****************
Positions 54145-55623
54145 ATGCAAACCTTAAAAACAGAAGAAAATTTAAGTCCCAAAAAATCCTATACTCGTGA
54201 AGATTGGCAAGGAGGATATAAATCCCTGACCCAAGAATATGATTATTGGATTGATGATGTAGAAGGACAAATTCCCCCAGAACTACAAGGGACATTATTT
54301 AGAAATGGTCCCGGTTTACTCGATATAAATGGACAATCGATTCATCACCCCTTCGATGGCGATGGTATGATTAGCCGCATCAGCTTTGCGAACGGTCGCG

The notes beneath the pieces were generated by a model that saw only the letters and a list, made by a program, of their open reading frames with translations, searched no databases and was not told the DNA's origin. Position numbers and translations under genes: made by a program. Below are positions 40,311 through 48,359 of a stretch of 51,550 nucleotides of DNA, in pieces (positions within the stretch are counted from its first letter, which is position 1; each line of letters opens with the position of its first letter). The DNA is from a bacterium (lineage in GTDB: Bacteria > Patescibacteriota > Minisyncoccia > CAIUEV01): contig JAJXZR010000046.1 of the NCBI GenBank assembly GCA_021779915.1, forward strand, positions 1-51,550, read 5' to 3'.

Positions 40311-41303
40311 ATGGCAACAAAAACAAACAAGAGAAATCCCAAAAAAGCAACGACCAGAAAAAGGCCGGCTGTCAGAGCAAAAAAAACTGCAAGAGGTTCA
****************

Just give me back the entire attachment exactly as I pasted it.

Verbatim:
Positions 54145-55623
54145 ATGCAAACCTTAAAAACAGAAGAAAATTTAAGTCCCAAAAAATCCTATACTCGTGA
54201 AGATTGGCAAGGAGGATATAAATCCCTGACCCAAGAATATGATTATTGGATTGATGATGTAGAAGGACAAATTCCCCCAGAACTACAAGGGACATTATTT
54301 AGAAATGGTCCCGGTTTACTCGATATAAATGGACAATCGATTCATCACCCCTTCGATGGCGATGGTATGATTAGCCGCATCAGCTTTGCGAACGGTCGCG

The notes beneath the pieces were generated by a model that saw only the letters and a list, made by a program, of their open reading frames with translations, searched no databases and was not told the DNA's origin. Position numbers and translations under genes: made by a program. Below are positions 40,311 through 48,359 of a stretch of 51,550 nucleotides of DNA, in pieces (positions within the stretch are counted from its first letter, which is position 1; each line of letters opens with the position of its first letter). The DNA is from a bacterium (lineage in GTDB: Bacteria > Patescibacteriota > Minisyncoccia > CAIUEV01): contig JAJXZR010000046.1 of the NCBI GenBank assembly GCA_021779915.1, forward strand, positions 1-51,550, read 5' to 3'.

Positions 40311-41303
40311 ATGGCAACAAAAACAAACAAGAGAAATCCCAAAAAAGCAACGACCAGAAAAAGGCCGGCTGTCAGAGCAAAAAAAACTGCAAGAGGTTCA